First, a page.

Ilíon said...

Eric: "This may simply display ignorance on my part, but I found this remark of Boyden's to be especially weird:
"
The naturalistic world view rejects ultimate authority. That's what it is to be a naturalist."
Again, I might be wrong, but it doesn't seem to me as if many naturalists are aware of this definition of naturalism.
"

Actually, Eric, in that regard, Mr Boyden is correct. Rejection of "ultimate authority" is not a "definition" of naturalism, it's a logical consequence of the axioms of naturalism.

And -- this is an important point that almost no one seems to get -- it doesn't matter in the least what this or that self-identifying naturalist (ot anti-naturalist, for that matter) tries ad hoc to tack-on to or to exclude from naturalism. What naturalism *is* follows from its premises.

Also, the rejection of "ultimate authority" necessarily entails the rejection of *all* authority -- so, all that is left for the naturalist is force and compulsion.


Eric: "Now if naturalism is the denial of ultimate authority, why must 'a thoroughgoing naturalism' entail that beliefs are "brain states," as Rosenberg -- surely a respected philosopher -- avers?"

Because that's what logically follows from the premises of naturalism. It's a false and foolish thing to assert -- and no self-identifying naturalist *actually* believes it, in any event -- but it *is* a proposition which inescapably follows from the premises of naturalism.


Eric: "Here's what seems to me to be another problem with Boyden's conception of naturalism: Suppose there were a host of equally powerful, immortal gods who disagreed about and fought about everything. No one of them, or even the lot of them (since the disagree about everything) could be identified with ultimate authority, so it seems to be the case that Boyden's conception of naturalism would comprise many of the strange New Age types who frequent the poorly named 'metaphysics' section of the bookstore. But does anyone think that this is what a naturalist is? Am I confused here, or is Boyden's understanding of naturalism a bit off?"

You're starting to catch on -- but, the problem you're seeing here isn't in "Boyden's conception of naturalism" and it isn't in naturalism's rejection of "ultimate authority." This particular problem arises from naturalism's necessary denial that God is, coupled with the imperative that it must account for the reality that there are minds in the world.

Naturalism cannot deny the reality of the old pagan pantheons without simultaneously denying the reality of human minds on the same grounds. The pantheist’s explanation for the gods is identical to the naturalist’s explanation for human beings: “They just happened; Cosmos out of Chaos.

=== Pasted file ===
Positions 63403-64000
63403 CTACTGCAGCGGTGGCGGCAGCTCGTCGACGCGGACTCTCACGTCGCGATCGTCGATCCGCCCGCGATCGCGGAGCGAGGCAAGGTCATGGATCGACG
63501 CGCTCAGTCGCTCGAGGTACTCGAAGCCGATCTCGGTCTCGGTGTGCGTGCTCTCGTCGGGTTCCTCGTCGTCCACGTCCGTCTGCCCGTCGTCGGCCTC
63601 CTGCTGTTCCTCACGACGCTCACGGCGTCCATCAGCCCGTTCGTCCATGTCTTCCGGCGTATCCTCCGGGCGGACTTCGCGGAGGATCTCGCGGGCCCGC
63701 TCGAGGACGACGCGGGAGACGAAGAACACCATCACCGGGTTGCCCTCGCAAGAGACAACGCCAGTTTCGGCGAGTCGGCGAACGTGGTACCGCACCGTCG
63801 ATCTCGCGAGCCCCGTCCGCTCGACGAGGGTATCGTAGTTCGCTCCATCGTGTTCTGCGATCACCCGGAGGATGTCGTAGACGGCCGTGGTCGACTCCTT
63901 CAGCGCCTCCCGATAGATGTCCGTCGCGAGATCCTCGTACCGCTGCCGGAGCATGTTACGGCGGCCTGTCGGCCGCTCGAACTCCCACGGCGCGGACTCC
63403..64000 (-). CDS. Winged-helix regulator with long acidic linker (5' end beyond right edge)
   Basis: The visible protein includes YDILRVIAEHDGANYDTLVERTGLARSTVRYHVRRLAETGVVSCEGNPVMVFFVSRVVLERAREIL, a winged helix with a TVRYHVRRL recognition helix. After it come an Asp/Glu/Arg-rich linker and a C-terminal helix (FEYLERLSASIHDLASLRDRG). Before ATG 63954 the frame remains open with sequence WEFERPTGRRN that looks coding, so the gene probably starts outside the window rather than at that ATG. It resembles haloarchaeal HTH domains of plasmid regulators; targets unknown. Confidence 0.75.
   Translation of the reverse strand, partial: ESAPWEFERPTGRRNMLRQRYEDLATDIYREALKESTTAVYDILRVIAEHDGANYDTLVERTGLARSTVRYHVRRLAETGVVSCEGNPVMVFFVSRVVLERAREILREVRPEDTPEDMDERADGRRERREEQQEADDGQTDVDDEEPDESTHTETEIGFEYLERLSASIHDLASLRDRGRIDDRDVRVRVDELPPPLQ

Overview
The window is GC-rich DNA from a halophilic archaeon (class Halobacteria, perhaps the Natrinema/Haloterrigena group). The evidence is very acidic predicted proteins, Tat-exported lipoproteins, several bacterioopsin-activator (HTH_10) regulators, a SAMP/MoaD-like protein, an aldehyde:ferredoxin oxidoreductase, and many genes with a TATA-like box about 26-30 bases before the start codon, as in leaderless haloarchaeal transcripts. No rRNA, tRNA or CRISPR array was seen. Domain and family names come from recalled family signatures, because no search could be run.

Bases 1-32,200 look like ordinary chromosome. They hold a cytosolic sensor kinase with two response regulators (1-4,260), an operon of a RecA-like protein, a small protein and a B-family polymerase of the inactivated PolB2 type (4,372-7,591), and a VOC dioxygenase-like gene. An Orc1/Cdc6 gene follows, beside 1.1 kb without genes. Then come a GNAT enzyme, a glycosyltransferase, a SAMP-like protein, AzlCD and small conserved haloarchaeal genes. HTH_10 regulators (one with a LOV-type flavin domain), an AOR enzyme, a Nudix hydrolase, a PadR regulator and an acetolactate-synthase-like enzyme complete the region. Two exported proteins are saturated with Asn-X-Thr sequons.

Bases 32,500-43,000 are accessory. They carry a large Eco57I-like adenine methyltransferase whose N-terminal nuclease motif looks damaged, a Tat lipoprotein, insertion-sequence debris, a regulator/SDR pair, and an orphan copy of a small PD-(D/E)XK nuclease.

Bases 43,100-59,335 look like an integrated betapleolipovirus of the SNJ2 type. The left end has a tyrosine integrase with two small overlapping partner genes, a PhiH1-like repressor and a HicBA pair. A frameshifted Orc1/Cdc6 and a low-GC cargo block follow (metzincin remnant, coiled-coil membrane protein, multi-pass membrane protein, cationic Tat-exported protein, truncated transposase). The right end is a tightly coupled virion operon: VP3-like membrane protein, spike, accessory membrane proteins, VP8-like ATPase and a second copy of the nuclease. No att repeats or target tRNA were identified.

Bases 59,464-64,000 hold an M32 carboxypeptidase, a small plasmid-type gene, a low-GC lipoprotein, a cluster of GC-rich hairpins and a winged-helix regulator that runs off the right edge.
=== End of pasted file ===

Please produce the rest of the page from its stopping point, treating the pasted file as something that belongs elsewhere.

md said...

>> These blog posts too are a goldmine; and how many thousands of dollars saved from buying a degree in a dying mechanical philosophy? Well I'm telling everyone about Ed Feser, hope it helps with John Henry's school fees, his Dad has helped with mine!

+1

Feser is doing a great service on this blog. He should create subscription based model where his paid subscribers get some added info or benefits of some type (or contribute to or provide service toward something he cares about). This is what John Gruber does at daringfireball.net. And if he does that I claim dibs on the subscriber #1!

Anonymous said...

Hey, Ilminion, who's yo' daddy. You are perversely in some sick need of domination.

Lots of websites that might help if you turn off your security filter...

Eric said...

Ilion, the point is that while naturalism might entail a rejection of 'ultimate authority' (depending, of course, on how this phrase is understood -- e.g. many naturalists today strike me as thoroughgoing modernists who think there is a capital 'T' Truth, and who believe that science is what leads us to it; I understand that Boyden rejects this view of science, and thus this conception of naturalism, but there's no denying that many distinguished philosophers are naturalists in a sense approximating this), it seems odd to me to identify it, as I think Boyden does, with a rejection of ultimate authority.

For example, naturalism also entails atheism, but you can't identify naturalism with atheism. (I take Boyden's 'rejection of ultimate authority' to include atheism, but not to be reducible to atheism.)

In other words, naturalism, as I understand the term, and as it seems to me philosophers like Professors Feser, Rosenberg and Papineau understand the term, makes positive ontological claims about reality, and not merely negative ontological claims and epistemic ones (such as the rejection of ultimate authority).

Think of it this way: Christian theists believe that there is an ultimate authority, but it's certainly not accurate to say "accepting an ultimate authority is what it is to be a Christian theist." After all, one may accept conscience, science, a pantheon of gods, etc. as an ultimate authority, and thus accept an ultimate authority without being in any sense a Christian theist. That is, Christian theism may entail an acceptance of ultimate authority, but is not itself reducible to the acceptance of ultimate authority. (Again, this all depends on how we're using our terms: if you think that the phrase 'ultimate authority' cannot but refer to the god of Christianity, then you'll disagree with me, but it seems to me sensible to say that so and so treats science, or conscience, etc. as an ultimate authority.)